... Stories were presented either as a written text (Study 1), an audio clip (Study 2), or a short film (Study 3), allowing us to examine the generalizability of any observed effect across different narrative modalities. Past research on affective responses, visual imagery, and focused attention would seem to predict lower transportation scores for individuals processing the narrative in their second language (e.g., Hayakawa & Keysar, 2018;Pavlenko, 2012;cf. Spring, 2017). ...
Article
We spend much of our time consuming stories across different types of media, often becoming deeply engaged or transported into these stories. However, there has been almost no research into whether processing a story in one’s non-native language influences our level of transportation. We analyzed three existing datasets in order to compare engagement with English-language stories for those who reported English as their first language and those who reported English as their second language. Stories were presented as text (Study 1), audio (Study 2), and short films (Study 3). Across all studies, equivalent levels of narrative transportation between language groups were found, even after accounting for age and years of English fluency. These results are in contrast to some previous proposals that emotional reactions are attenuated during non-native language processing, despite equivalent levels of comprehension. Our evidence indicates that individuals processing a narrative in their second language feel just as transported into the story as those processing the same narrative in their native language.
... This argument is also used to explain results of studies about moral judgments in bilingual L1 versus L2, where it was found that the judgments in native language (L1) were more severe and unforgiving than those made in L2 (Geipel, et al. 2015). Latter, Hayakawa and Keysar (2017) attributed the contrasting cognitive processes in L1 and L2 to vividness of mental imagery, claiming and showing through 3 experiments that foreign language reduces the vividness of mental images compared to native language. ...
... Even though the studies above find differences in decision-making and moral judgment tasks between L1 and L2 in bilinguals, the level of proficiency in L2 was not taken into consideration. It might be true that the vividness of mental imagery is the reason for the results of the mentioned studies ( Hayakawa and Keysar, 2017), but one can argue that proficiency and acculturation in L2 can influence this cognitive faculty and diminish the differences between L1 and L2. Accordingly, Cavar and Tytus (2017) showed that when testing high proficiency Croatian-German bilinguals, they exhibit the same performance in moral judgment in L1 and in L2. ...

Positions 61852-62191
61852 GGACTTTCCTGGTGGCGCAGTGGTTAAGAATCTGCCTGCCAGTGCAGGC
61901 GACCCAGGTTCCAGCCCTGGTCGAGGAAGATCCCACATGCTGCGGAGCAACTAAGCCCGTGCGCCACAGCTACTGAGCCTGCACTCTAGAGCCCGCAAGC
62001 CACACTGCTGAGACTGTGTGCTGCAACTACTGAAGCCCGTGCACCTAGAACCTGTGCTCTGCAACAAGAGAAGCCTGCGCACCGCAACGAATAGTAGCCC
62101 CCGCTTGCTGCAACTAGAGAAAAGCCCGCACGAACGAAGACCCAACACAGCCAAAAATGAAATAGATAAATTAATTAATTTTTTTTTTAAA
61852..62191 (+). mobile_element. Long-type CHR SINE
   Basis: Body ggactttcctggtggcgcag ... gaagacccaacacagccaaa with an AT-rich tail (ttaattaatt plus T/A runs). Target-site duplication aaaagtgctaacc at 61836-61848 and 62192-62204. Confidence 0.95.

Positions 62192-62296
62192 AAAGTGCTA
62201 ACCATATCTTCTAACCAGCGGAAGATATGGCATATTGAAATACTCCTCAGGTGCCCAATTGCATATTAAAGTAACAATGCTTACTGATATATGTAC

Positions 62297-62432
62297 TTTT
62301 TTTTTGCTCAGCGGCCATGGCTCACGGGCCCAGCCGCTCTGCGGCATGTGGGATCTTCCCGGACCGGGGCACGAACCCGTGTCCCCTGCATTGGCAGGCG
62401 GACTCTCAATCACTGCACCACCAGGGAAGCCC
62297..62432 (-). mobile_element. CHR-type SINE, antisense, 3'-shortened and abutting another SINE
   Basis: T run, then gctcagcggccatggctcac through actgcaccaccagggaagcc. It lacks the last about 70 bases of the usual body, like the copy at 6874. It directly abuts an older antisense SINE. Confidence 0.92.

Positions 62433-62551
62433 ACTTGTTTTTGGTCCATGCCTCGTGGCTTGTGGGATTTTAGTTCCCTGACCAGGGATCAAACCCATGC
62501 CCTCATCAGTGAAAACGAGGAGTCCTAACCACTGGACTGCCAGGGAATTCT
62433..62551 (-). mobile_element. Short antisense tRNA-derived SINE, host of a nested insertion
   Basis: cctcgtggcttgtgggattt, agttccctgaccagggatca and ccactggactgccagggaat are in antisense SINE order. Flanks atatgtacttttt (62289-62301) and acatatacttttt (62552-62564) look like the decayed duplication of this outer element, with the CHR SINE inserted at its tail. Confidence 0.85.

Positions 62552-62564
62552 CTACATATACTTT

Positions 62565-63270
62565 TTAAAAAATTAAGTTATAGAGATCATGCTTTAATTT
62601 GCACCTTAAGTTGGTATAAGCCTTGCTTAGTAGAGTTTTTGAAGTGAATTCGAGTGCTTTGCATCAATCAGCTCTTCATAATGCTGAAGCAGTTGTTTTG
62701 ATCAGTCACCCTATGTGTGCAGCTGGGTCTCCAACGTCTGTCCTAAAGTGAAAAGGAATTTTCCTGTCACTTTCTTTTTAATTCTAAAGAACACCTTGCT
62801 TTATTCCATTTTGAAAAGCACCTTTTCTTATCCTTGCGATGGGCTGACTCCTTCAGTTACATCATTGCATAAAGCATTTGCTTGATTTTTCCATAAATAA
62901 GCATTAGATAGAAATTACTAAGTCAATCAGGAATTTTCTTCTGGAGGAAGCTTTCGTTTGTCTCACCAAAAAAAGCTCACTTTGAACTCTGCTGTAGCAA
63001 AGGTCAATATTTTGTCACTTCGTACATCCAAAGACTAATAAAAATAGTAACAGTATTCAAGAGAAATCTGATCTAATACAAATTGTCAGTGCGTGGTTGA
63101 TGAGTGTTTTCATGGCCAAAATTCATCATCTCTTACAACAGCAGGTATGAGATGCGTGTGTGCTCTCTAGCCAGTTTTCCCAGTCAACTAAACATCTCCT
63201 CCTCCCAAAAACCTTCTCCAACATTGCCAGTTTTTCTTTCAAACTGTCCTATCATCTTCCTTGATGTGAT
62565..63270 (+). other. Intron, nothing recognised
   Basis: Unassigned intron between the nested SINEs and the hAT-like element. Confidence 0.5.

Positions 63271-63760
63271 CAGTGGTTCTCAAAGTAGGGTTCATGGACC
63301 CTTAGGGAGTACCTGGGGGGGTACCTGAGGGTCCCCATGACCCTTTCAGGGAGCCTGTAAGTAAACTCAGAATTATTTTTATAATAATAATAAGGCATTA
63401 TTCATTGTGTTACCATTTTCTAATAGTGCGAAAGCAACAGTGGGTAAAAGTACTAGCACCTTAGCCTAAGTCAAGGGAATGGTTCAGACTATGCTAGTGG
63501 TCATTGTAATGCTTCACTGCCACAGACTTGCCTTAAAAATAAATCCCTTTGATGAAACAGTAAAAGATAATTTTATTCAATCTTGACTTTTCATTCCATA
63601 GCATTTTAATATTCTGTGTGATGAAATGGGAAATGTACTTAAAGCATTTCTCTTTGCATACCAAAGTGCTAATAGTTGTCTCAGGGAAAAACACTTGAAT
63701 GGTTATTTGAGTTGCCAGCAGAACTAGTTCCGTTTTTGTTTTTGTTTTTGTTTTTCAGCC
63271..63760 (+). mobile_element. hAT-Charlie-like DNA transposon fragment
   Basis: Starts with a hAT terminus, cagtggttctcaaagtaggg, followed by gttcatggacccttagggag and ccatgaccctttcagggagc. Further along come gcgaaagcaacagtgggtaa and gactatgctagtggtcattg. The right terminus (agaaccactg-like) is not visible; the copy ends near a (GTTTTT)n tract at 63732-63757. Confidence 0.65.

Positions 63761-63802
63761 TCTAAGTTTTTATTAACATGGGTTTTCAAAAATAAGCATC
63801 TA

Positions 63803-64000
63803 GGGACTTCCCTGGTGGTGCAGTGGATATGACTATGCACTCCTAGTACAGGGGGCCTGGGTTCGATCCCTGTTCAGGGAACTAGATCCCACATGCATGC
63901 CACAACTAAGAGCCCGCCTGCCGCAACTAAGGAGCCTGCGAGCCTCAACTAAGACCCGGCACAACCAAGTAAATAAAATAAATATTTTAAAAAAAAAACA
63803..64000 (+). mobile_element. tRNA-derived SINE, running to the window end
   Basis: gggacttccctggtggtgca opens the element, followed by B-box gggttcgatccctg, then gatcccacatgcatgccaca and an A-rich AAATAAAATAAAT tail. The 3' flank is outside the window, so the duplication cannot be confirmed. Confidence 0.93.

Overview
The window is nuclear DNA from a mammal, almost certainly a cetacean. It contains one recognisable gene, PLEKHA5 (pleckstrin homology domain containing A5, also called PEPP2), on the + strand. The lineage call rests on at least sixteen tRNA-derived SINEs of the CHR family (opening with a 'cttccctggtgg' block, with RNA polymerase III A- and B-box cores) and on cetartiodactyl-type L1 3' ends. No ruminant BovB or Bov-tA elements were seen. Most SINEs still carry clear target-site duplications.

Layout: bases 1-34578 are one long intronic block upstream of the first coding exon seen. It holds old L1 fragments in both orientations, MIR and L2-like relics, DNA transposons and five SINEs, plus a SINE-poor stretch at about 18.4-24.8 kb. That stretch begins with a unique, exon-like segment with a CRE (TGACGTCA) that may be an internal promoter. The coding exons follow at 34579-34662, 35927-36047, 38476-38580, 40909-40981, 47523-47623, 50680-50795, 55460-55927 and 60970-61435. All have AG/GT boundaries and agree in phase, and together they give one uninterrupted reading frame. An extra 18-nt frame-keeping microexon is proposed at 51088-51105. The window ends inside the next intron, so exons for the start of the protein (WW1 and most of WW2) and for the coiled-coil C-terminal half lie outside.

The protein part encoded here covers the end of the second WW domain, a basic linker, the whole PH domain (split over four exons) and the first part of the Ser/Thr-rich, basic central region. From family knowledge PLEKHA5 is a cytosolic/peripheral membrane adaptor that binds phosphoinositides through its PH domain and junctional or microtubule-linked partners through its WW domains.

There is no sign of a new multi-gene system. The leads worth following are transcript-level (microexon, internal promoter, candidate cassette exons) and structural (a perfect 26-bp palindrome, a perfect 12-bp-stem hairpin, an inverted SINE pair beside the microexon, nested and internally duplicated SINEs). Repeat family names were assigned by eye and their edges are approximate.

Thesis
Questions regarding the Sapir-Whorf hypothesis have reached new depths: instead of asking does language affect thinking, we are now asking how, when, and in what way languages affect our cognitive functioning. In our study, we continue the line of visual hybrids experiments done by Shen, Gil, et al. (Shen, Gil & Roman 2006; Shen & Gil, 2010; Mashal et al., 2014; Shen & Gil, 2017) using the conceptual hierarchy (CH) effect to further investigate the conceptual processing of Arabic bilinguals when using different languages and linguistic mediums. In our first two experiments, we used picture description task with visual hybrid images, and examined CH effects in 3 language conditions, Colloquial Arabic (CA), Modern Standard Arabic (MSA), and Hebrew (H). In the first experiment, we used an oral description task, and we found no CH effect in any of the language conditions, but there was a significant difference in CH between CA and H. In the second experiment, we used written description task and we found CH effects in all of the language conditions. The third experiment was a control experiment on Hebrew native speakers with an oral description task, and since we found a significant CH effect in this sample but not in the Arabic speakers sample we concluded that Arabic bilingualism is a unique case that needs a special treatment in the linguistic and psycholinguistic research. The surprising differences in the conceptual processing between speaking and writing suggest that Arab bilinguals have a special state of ‘thinking for writing’ as in Slobins’ ‘thinking for speaking’ (1996, 2003). These findings are reflected in the diglossic state of the modern Arabic language.